It was such a fun thing to do, and it’s a tradition celebrated in the Hispanic culture. Now, my husband and I very much enjoy continuing this tradition with our own six-year-old son.
— Susana Mendoza
My mother’s homemade bread.
— Bill Daley
‘Getting a tree on Christmas Eve’
Growing up in St. Paul, Minnesota, my father would take us to get a Christmas tree on Christmas Eve. It wasn’t until years later that I realized we were getting a tree on Christmas Eve because they were discounted or being given away for free, but it was my favorite tradition because it meant getting to spend time with my dad.
That memory taught me that quality time with the family is the most important thing around the holidays. I’ve kept my favorite memory alive every year by taking my kids and grandkids to get a tree — specifically a Fraser fir — and cooking from scratch for my family.
— Toni Preckwinkle
‘A traditional Cuban meal’
On Christmas Eve, my family gets together and enjoys a traditional Cuban meal of pork, beans and rice, and then we exchange gifts.
After that, we all — and it’s mandatory — watch “It’s a Wonderful Life” in a cozy room. I usually make it five minutes into the movie, take a nap and wake up just in time for George to realize that his is a beautiful life.
The next morning, we sit around our Christmas tree and exchange more gifts. There is absolutely nothing that beats the sheer joy of watching our five children — and especially our grandchildren — open presents and scream when they get that one gift they’ve been waiting for all year. Those two days are the happiest of my year, hands down.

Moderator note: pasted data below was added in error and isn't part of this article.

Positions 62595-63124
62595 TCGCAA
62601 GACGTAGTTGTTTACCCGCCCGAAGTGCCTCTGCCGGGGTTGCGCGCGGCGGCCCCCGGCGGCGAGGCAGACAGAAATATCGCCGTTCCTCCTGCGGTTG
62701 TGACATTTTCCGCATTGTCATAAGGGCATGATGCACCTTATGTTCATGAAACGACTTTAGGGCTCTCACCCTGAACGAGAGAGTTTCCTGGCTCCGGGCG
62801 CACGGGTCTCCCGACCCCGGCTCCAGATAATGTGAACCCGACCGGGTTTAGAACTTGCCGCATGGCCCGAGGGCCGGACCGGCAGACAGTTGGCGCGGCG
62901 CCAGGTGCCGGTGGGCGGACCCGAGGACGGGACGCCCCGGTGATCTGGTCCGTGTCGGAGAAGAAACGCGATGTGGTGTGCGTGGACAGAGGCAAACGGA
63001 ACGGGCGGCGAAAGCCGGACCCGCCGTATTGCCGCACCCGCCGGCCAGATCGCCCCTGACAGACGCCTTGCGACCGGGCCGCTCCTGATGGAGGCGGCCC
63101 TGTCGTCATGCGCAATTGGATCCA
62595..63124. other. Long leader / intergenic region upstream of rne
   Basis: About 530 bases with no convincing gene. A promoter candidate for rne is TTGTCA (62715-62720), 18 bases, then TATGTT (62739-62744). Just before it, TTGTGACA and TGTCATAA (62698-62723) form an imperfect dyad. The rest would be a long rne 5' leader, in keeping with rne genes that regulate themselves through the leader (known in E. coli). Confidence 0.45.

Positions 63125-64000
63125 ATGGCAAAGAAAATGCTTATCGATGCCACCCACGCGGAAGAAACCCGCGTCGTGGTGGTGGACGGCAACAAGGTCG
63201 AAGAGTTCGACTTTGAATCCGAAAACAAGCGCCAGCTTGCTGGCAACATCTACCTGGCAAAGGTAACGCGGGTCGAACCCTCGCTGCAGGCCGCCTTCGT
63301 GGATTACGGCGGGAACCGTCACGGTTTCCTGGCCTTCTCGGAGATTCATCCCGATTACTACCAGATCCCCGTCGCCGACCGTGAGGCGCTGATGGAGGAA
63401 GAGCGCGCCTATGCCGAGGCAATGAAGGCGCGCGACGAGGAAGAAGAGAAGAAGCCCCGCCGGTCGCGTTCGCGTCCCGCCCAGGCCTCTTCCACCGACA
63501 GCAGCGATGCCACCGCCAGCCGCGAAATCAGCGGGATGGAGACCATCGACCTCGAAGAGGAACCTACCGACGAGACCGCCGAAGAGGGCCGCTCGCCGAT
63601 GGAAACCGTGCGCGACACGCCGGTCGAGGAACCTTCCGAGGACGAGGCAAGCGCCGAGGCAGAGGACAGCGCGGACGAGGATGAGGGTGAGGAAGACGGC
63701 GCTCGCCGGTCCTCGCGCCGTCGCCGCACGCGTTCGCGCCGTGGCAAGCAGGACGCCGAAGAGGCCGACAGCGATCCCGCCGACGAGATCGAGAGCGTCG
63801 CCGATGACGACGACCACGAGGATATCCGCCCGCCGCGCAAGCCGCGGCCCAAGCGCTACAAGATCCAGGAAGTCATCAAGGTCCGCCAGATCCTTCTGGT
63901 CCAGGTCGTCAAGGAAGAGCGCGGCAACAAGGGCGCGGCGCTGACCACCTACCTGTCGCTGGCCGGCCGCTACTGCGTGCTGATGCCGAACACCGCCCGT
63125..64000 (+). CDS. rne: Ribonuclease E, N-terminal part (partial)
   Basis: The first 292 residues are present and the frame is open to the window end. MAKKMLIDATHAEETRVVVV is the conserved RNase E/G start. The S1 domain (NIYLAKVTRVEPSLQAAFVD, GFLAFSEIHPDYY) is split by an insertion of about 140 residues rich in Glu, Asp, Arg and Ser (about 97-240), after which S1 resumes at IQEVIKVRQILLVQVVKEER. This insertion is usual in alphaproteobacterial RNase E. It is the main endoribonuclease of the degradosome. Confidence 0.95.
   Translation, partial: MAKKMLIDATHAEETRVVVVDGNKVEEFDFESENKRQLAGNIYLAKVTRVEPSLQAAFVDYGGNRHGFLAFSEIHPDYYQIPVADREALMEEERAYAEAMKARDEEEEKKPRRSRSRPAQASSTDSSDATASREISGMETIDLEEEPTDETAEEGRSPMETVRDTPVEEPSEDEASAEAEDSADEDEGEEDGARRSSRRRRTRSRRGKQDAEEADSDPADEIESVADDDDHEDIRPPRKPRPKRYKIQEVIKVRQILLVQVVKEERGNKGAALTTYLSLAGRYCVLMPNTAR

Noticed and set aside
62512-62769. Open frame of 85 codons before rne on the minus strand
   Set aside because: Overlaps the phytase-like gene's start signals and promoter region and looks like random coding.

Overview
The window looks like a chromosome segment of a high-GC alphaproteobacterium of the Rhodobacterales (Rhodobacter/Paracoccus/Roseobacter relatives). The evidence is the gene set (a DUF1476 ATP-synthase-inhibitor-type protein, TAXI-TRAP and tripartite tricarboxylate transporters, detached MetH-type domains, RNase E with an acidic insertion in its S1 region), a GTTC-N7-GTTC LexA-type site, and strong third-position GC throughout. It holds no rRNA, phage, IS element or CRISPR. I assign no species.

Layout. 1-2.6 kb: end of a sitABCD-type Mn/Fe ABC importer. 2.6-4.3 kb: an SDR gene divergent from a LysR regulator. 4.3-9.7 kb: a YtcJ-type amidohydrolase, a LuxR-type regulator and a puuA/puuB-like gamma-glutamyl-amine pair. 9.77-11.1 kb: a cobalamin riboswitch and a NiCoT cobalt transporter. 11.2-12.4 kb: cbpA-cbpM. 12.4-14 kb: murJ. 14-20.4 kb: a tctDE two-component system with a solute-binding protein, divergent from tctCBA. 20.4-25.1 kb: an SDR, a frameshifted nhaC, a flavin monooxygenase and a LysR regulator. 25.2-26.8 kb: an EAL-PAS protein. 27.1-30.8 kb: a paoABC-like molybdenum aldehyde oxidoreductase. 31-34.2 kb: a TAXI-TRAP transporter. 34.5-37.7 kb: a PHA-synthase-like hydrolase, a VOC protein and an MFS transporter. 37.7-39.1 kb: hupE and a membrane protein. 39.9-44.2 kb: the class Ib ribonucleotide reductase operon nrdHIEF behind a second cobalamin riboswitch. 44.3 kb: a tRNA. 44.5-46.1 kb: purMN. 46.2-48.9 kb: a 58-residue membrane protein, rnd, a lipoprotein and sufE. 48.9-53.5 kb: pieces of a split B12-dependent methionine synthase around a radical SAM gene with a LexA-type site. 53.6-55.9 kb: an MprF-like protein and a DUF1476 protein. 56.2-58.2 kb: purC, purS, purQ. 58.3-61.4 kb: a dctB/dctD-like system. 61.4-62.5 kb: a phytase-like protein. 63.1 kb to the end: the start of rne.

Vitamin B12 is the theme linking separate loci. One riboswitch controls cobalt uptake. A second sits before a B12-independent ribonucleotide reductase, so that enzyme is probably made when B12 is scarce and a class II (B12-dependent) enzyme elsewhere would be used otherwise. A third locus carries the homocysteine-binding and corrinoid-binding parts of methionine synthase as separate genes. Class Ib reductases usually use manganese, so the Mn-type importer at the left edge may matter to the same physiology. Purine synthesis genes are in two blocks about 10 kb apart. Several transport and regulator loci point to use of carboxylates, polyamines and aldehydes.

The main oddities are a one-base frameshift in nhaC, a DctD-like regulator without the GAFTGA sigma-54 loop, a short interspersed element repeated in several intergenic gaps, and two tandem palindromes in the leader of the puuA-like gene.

— Gery Chico
‘A bootlegged Santa Claus’
My favorite holiday memory is every Christmas from childhood. I come from a large family of eight, with six kids all fairly close in age. Christmas always started with mischief as my siblings and I (usually me and my twin) would sneak under the tree the night before to shake boxes trying to find out what was in them. Many times we accidentally ripped wrapping paper (my dad is not the best gift wrapper).
The Christmas morning tradition involved my dad dressing up as a bootlegged Santa Claus. One time he had to use a paper towel as his fake Santa beard. He and my mother then would dole out our gifts one by one. Christmas morning was always a mess of paper, boxes, candy canes and noise.
These days, since my parents have now resorted to our annual scarf, hat and gloves as gifts (creativity waned as we aged!), my siblings and I relive past Christmases through the grandkids, nieces and nephews.
Now they get to see my dad dress up as a bootlegged Santa Claus and, with my mom, dole out gifts to everyone.
— Amara Enyia
‘The phone rang … we had a son’
It was December 2000. My wife, Jannine, and I were newly married and we had just completed the mountains of paperwork to adopt our first child and start our family. We were anxious and checked email minute-upon-minute. We kept every phone call short so the line was free. It was Christmas Eve morning at our townhouse and the phone rang — the best present we could have asked for. News that we had a son and he was coming home.
— Jerry Joyce
Mayoral candidate Jerry Joyce | File photo